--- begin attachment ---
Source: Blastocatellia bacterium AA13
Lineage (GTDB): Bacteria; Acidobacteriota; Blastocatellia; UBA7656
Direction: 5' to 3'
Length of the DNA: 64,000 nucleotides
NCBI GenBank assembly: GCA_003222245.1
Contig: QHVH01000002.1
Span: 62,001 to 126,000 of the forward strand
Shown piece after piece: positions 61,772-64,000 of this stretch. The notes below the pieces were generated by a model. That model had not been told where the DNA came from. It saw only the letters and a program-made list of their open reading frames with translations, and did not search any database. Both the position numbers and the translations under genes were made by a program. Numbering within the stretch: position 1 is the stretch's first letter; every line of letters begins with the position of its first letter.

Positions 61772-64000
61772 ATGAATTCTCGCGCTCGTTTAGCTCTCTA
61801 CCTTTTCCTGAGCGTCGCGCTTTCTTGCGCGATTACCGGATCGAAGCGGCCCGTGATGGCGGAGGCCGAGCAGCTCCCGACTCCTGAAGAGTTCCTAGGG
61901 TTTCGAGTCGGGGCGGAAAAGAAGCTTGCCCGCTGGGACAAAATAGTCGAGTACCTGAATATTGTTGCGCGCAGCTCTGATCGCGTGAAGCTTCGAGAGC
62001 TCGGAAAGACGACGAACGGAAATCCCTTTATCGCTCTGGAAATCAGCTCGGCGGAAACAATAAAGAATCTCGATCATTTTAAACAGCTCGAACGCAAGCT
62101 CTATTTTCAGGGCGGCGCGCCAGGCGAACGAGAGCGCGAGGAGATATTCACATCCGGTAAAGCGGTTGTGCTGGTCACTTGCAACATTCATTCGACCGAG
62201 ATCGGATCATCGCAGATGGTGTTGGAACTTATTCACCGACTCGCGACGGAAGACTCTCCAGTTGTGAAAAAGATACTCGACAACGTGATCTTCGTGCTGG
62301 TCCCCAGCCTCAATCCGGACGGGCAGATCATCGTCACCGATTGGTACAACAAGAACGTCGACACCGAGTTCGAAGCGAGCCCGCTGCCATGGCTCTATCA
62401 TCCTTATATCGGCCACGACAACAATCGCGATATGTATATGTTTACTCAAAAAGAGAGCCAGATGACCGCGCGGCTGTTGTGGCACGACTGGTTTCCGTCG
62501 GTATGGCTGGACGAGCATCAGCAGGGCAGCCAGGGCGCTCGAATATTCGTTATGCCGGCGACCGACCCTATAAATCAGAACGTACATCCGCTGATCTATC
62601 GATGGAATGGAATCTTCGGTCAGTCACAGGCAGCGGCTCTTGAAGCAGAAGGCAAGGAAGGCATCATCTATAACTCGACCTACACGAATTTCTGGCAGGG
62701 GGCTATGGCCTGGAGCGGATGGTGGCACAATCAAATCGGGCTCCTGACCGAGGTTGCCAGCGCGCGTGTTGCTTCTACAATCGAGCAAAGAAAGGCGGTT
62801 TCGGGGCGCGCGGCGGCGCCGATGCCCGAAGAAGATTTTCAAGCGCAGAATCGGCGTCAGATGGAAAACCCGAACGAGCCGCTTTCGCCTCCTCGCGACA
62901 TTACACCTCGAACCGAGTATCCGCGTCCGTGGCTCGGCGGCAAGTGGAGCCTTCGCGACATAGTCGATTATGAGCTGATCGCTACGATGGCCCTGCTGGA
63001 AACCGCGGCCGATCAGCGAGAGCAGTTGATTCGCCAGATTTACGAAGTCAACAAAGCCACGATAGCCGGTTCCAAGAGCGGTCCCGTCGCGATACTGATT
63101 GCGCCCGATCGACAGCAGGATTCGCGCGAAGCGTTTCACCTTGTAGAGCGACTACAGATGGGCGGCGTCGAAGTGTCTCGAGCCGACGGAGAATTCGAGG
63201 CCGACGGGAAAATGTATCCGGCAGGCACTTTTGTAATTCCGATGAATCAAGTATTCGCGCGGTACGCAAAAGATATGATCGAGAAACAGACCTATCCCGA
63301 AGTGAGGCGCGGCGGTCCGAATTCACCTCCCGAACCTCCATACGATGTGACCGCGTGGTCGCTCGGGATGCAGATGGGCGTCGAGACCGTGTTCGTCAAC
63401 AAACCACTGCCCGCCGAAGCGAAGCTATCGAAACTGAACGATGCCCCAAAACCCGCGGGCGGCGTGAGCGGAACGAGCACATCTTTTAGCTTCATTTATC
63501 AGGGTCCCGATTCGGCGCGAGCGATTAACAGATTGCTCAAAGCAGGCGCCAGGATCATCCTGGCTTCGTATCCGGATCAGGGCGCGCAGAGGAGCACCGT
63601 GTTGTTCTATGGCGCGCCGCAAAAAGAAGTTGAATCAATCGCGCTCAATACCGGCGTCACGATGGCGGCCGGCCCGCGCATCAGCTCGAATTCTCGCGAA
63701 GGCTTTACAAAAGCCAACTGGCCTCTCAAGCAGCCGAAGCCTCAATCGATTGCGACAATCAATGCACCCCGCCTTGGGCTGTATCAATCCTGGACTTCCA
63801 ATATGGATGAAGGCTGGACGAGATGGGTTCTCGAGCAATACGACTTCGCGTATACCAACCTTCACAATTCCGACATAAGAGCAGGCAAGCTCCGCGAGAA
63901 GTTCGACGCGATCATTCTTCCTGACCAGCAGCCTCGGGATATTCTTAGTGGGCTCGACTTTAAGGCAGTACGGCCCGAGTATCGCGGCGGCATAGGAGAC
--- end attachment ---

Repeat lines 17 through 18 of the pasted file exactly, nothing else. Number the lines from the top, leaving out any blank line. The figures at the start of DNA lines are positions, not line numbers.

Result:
62401 TCCTTATATCGGCCACGACAACAATCGCGATATGTATATGTTTACTCAAAAAGAGAGCCAGATGACCGCGCGGCTGTTGTGGCACGACTGGTTTCCGTCG
62501 GTATGGCTGGACGAGCATCAGCAGGGCAGCCAGGGCGCTCGAATATTCGTTATGCCGGCGACCGACCCTATAAATCAGAACGTACATCCGCTGATCTATC